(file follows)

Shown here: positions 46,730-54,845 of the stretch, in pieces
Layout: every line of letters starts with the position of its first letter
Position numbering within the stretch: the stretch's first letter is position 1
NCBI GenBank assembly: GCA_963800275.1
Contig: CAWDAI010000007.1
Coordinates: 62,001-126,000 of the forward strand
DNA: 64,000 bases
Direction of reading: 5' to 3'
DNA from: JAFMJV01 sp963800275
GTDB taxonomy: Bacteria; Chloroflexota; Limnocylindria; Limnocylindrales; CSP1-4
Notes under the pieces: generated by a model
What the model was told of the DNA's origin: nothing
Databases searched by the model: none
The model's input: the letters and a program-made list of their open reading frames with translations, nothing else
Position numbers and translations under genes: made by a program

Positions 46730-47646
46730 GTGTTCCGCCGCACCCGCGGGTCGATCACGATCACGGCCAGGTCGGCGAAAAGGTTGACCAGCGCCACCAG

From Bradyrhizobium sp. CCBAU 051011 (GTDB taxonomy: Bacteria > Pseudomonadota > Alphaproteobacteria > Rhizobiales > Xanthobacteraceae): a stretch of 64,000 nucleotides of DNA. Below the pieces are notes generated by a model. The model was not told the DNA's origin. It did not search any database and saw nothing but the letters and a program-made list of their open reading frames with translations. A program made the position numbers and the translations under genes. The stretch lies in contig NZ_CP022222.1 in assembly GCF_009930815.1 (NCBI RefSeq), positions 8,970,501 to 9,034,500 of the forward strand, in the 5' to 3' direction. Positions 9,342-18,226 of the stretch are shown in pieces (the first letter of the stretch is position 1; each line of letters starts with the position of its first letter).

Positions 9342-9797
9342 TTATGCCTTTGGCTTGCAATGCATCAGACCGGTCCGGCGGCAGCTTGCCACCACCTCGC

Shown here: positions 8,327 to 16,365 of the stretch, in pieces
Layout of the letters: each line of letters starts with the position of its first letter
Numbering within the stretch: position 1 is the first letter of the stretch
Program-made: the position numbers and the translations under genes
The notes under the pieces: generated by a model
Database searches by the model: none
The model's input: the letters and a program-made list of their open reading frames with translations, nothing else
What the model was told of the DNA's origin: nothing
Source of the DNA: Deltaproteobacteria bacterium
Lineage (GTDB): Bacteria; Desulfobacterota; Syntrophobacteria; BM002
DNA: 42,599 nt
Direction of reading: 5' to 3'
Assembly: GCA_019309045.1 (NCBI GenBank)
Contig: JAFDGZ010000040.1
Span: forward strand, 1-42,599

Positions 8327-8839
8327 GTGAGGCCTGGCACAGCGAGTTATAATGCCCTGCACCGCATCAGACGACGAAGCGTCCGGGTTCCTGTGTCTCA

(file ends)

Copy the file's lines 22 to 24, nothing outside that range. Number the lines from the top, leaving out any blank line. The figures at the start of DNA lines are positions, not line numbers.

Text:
Layout of the letters: each line of letters starts with the position of its first letter
Numbering within the stretch: position 1 is the first letter of the stretch
Program-made: the position numbers and the translations under genes